Gamma activity in Tigris river water and Rustumai wastewater treatment plant

 
 
 
  • Abstract
  • Keywords
  • References
  • PDF
  • Abstract


    The activity level of 226Ra, 232Th and 40K radionuclides at selected locations of Tigris River and Rustumai water treatment plant (before and after treatment) has been determined by using NaI(Tl) gamma spectrometry. The results show that the total average activity values were 44.3Bq kg−1 and 789.6Bq kg−1 for 226Raand 40K, respectively. These values are higher than the world recommended values given by UNSCEAR, while the total activity concentration of 232Th was within the world recommended value of 30 Bq.kg-1. Radiological hazard indices such as: radium equivalent activity in Bq.kg−1, annual equivalent dose in Sv.y−1, external and internal hazard indexes, representative gamma index, dose rate in nGy.h−1 and annual effective dose equivalent (outdoor and indoor) in mSv.y−1 were calculated. The calculated indices were below the world recommended values, hence they have no serious effects on people health and environmental species and the Tigris River water can be considered un-harmful for the environment and humans as they are within the world median limits. In the case of Rustumai wastewater treatment plant samples for untreated and treated samples, the average activity concentrations of the three radionuclides were higher than the world recommended values.

     

     


  • Keywords


    Absorbed Dose; Equivalent Dose; Gamma Spectroscopy; Radioactivity; Wastewater.

  • References


      [1] L. Pujol, J.A. Sanchez-Cabeza, Natural and artificial radioactivity in surface waters of the Ebro river basin (Northeast Spain), Journal of Environmental Radioactivity 51(2) (2000) 181-210. https://doi.org/10.1016/S0265-931X(00)00076-X.

      [2] H. Taskin, M. Karavus, P. Ay, A. Topuzoglu, S. Hindiroglu, G. Karahan, Radionuclide concentrations in soil and lifetime cancer risk due to gamma radioactivity in Kirklareli, Turkey. Journal of Environmental Radioactivity 100 (1) (2009) 49-53. https://doi.org/10.1016/j.jenvrad.2008.10.012.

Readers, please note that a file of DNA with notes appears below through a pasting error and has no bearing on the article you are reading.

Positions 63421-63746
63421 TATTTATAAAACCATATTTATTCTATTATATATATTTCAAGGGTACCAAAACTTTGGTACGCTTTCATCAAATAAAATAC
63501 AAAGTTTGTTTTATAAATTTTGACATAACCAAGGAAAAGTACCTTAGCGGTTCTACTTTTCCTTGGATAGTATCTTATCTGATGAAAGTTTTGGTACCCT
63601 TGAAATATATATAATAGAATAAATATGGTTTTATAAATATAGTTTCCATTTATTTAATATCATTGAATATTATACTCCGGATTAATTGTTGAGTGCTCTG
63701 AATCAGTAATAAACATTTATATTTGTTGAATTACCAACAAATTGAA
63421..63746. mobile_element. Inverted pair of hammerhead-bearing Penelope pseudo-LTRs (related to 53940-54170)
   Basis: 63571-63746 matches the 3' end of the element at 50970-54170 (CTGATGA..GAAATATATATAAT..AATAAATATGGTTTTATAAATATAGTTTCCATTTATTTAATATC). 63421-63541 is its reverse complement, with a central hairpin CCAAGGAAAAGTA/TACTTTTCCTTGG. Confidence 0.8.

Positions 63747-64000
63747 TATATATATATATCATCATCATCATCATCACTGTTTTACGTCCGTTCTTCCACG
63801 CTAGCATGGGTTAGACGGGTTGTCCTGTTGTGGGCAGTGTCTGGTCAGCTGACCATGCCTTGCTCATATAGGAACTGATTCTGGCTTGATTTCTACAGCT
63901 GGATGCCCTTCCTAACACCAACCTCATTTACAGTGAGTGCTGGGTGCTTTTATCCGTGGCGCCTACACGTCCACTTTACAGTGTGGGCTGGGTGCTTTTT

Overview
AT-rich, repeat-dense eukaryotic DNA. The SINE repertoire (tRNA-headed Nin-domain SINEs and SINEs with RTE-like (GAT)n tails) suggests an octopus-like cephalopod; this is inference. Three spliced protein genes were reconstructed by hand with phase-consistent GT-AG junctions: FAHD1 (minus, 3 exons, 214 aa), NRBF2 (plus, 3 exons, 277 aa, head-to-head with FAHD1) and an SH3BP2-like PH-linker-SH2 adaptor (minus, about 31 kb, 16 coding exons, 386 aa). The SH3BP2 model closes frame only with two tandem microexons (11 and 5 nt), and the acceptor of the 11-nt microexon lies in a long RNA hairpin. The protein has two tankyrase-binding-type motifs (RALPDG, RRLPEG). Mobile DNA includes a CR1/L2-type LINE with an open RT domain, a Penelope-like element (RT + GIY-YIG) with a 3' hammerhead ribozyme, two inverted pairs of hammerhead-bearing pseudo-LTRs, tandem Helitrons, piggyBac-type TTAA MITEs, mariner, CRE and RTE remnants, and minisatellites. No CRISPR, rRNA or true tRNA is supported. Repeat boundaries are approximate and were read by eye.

[3] E.A.Shaker, A.H.M. Al Obaidy, H.R. Al Mendilawi, (2014) Environmental assessment of wastewater treatment plants (WWIPs) for old Rustamiya project. International Journal of Scientific Engineering & Technology Research (IJSETR) 3(12) (2014) 3455–3459.

      [4] A.H.M. Alobaidy, M. Al-Sameraiy, A.J. Kadhem, A. Abdul Majeed, Evaluation of treated municipal wastewater quality for irrigation. Journal of Environmental Protection, 1(3) (2010) 216–225. https://doi.org/10.4236/jep.2010.13026.

      [5] R.K. Yadav, B. Goyal, R.K. Sharma, S.K. Dubey, P.S. Minhas, Post irrigation impact of domestic sewage effluent on composition of soil, crop and ground water-a case study. Environment International 28(6) (2002) 481–486. https://doi.org/10.1016/S0160-4120(02)00070-3.

      [6] M. Qadir, D. Wichelns, I. Raschid, P.G.McCornik, P. Drechsel, A. Bahri, P.S. Minhas, The challenges of wastewater irrigation in developing countries. Agriculture Water Managment 97(4) (2009) 561–568. https://doi.org/10.1016/j.agwat.2008.11.004.

      [7] O. R. Al-Jayyousi, Gray water reuse: towards sustainable water management. Desalination 156(1–3) (2003) 181–192. https://doi.org/10.1016/S0011-9164(03)00340-0.

      [8] H. Al-Hamaiedeh, M. Bino, Effect of treated grey water reuse in irrigation on soil and plants. Desalination 256 (2010) 115–119. https://doi.org/10.1016/j.desal.2010.02.004.

      [9] World Health Organization (WHO), A regional overview of wastewater management and reuse in the eastern Mediterranean region. California Environmental Health Association (2005).